Ballroom Basix Puts The “Fun” in The Fund!

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This month, The Fund for the City of New York accepted the “fun, fitness & fancy footwork” of Sid Grant’s Ballroom Basix™ into its prestigious Incubator/Partner Project Program. The Fund created the Incubator/Partner Project Program in the early 90s to provide support to start-up organizations so they can concentrate their energy and resources on programming and fundraising.

Ballroom Basix™ students Eric Gadson and Jasmine Yarborough performing at last spring's fundraising gala

Ballroom Basix™ students Eric Gadson and Jasmine Yarborough performing at last spring's fundraising gala

This month, The Fund for the City of New York accepted the “fun, fitness & fancy footwork” of Sid Grant’s Ballroom Basix™ into its prestigious Incubator/Partner Project Program.

This month, The Fund for the City of New York accepted the “fun, fitness & fancy footwork” of Sid Grant’s Ballroom Basix™ into its prestigious Incubator/Partner Project Program. The Fund created the Incubator/Partner Project Program in the early 90s to provide support to start-up organizations so they can concentrate their energy and resources on programming and fundraising.

The Fund's Incubator Program provides financial management services, including monthly expense and revenue reports and financial reports for funders and audits. It also provides insurance coverage and a comprehensive array of employee benefits. Being in the incubator program gives organizations access to a chief financial officer, comptroller, auditor, financial manager, payroll clerk, accounts payable department, human resources experts, lawyers and nonprofit coaches.

Here’s what The Fund’s president, Mary McCormick, had to say about Ballroom Basix™:

Ballroom Basix™ is an example, to us all, of how to make a difference. Artistic Director Sidney Grant and his dedicated staff have stepped forward to share their talent and craft and in so doing they are changing the lives of hundreds of middle-school students in Harlem, the Bronx and beyond!

Last Spring, the program served over 400 students in Harlem, the Bronx and Queens -- and Grant hopes to triple if not quadruple that number this school year! “Our concept, first and foremost, is that partner dancing is a social skill, not a competitive art form. Every child, regardless of shape/size, ability or popularity, both needs avd deserves the chance to experience connecting with his/her classmates in a healthy and respectful way. In this day and age of rampant bullying, Ballroom Basix™ is the perfect antidote.”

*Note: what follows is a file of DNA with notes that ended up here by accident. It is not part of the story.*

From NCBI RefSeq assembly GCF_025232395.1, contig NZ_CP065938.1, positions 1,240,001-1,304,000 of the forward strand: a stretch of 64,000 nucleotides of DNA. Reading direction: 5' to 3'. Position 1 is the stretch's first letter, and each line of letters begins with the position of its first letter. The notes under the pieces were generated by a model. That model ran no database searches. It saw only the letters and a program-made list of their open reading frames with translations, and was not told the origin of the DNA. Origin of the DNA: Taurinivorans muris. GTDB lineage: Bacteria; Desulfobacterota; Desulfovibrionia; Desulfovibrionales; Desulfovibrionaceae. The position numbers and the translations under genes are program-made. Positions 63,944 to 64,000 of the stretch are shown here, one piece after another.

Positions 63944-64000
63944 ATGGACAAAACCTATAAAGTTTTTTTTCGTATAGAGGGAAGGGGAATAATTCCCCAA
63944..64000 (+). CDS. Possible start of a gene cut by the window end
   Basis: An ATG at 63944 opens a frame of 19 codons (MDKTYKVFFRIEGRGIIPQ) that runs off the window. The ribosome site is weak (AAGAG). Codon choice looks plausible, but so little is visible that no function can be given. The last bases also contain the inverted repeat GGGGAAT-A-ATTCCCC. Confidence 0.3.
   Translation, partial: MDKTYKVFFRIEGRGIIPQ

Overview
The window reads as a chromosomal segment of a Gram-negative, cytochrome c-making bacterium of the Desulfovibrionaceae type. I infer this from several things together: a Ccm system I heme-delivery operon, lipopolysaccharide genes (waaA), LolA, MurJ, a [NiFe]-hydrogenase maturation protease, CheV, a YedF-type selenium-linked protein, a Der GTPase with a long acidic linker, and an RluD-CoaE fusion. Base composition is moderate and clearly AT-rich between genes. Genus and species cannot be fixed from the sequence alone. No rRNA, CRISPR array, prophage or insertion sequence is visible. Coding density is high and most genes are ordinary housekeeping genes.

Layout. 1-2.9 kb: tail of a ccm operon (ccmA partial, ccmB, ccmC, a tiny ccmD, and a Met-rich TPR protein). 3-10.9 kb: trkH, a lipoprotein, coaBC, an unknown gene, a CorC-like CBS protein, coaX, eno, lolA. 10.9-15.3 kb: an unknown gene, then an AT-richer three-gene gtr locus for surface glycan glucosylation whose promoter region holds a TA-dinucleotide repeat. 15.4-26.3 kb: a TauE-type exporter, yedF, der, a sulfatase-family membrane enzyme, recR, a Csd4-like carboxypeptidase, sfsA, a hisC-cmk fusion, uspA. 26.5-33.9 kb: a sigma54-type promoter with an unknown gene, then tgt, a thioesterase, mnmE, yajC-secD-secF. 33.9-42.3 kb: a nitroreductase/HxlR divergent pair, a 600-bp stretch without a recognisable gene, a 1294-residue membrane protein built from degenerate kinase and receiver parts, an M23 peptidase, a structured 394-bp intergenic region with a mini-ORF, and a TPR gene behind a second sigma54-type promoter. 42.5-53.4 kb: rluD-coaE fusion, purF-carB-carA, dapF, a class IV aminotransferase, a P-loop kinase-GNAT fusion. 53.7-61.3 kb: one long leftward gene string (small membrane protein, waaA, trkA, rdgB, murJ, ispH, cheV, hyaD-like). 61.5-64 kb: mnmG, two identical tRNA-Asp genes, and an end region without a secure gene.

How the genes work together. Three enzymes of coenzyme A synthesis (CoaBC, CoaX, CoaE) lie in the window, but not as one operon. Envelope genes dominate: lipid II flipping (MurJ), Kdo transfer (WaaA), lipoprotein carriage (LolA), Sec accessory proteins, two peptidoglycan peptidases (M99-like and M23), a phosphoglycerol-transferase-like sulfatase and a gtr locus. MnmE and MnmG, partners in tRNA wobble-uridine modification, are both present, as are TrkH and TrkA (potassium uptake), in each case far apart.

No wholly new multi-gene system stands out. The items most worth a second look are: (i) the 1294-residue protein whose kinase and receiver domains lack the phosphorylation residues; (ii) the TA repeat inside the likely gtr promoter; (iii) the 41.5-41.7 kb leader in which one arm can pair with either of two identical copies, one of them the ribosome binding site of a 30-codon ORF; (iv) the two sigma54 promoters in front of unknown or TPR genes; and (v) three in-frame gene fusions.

Dr. Peter McFarlane, a prize-winning principal from PS 180, the program’s pilot school, offered this insightful feedback after four years of :

It’s really about the evolution of students who start out shy and blossom into beautiful flowers. I saw a level of maturity that was unmatched, unrivaled. I saw a level of concentration [that] translates to academics. Over 80% of the class that Mr. Sid taught for 6th, 7th and 8th grade passed the science and math regents, and that has a lot to do with being focused and staying focused, which their program provides. Most of all, the kids said we want [Ballroom Basix] back. When they start saying ‘we want something back’ you know it’s working.”

Working alongside The Fund’s Sara Kwak, their Program Officer, Ballroom Basix™ is well-positioned for exponential growth. “Ballroom Basix is, no pun intended, in step with other worthy causes that are among The Fund’s exclusive dossier of Partner Projects.” These include designer Dana Buchman’s charity The Promise Project, and WIPSEN, Leymah Gbowee’s award-winning peace building initiative in Africa. Ms. Gbowee, the author of Mighty Be Our Powers, received the 2011 Nobel Peace Prize for for her non-violent struggle for the safety of women and for women’s rights to full participation in peace-building work". She is also the narrator and central character in the 2008 documentary film Pray the Devil Back to Hell, which took Best Documentary Feature in the 2008 Tribeca Film Festival in New York.

Having appeared in another award-winning documentary film, Mad Hot Ballroom, Grant was thrilled to meet someone with such comparable project passion. “Meeting Leymah was an inspiration, as she’s demonstrated how steady faith in one’s mission can really make for lasting change -- and that’s exactly what we are doing among inner city kids.” And their mission is a powerful one:

The transformation of students' educational, social and fitness skills through the fun-filled Ballroom and Latin dance experience. By consistently reinforcing the etiquette and respect inherent in partner dancing, the program instills self–worth, physical well–being and cooperation among the children it serves, while simultaneously instructing them in the diverse origins of the dances they learn: historically, geographically and multi–culturally.

Grant, who’s also a published poet, graduated summa cum laude from Rutgers College, where he was valedictorian in the School of Journalism and Communication, minoring in Spanish -- all of which helped in creating the English and Spanish content of his unique syllabus. “Spanish is the second most used language in the United States, with more than 50 million speakers. In fact, one piece of U.S. trivia few people know is that Spanish was the first language spoke by permanent European settlers in St. Augustine, Florida. Consequently, I want our program to reflect contemporary U.S. culture. I am very proud to have studied Spanish both here and abroad, and speak it among my Harlem kids.

Volunteer project manager and video director Waldo Tejada summed it up best, “Mr. Grant’s concept captures the best of the multicultural American spirit.” To support this worthy cause, visit their website: http://www.ballroombasix.org

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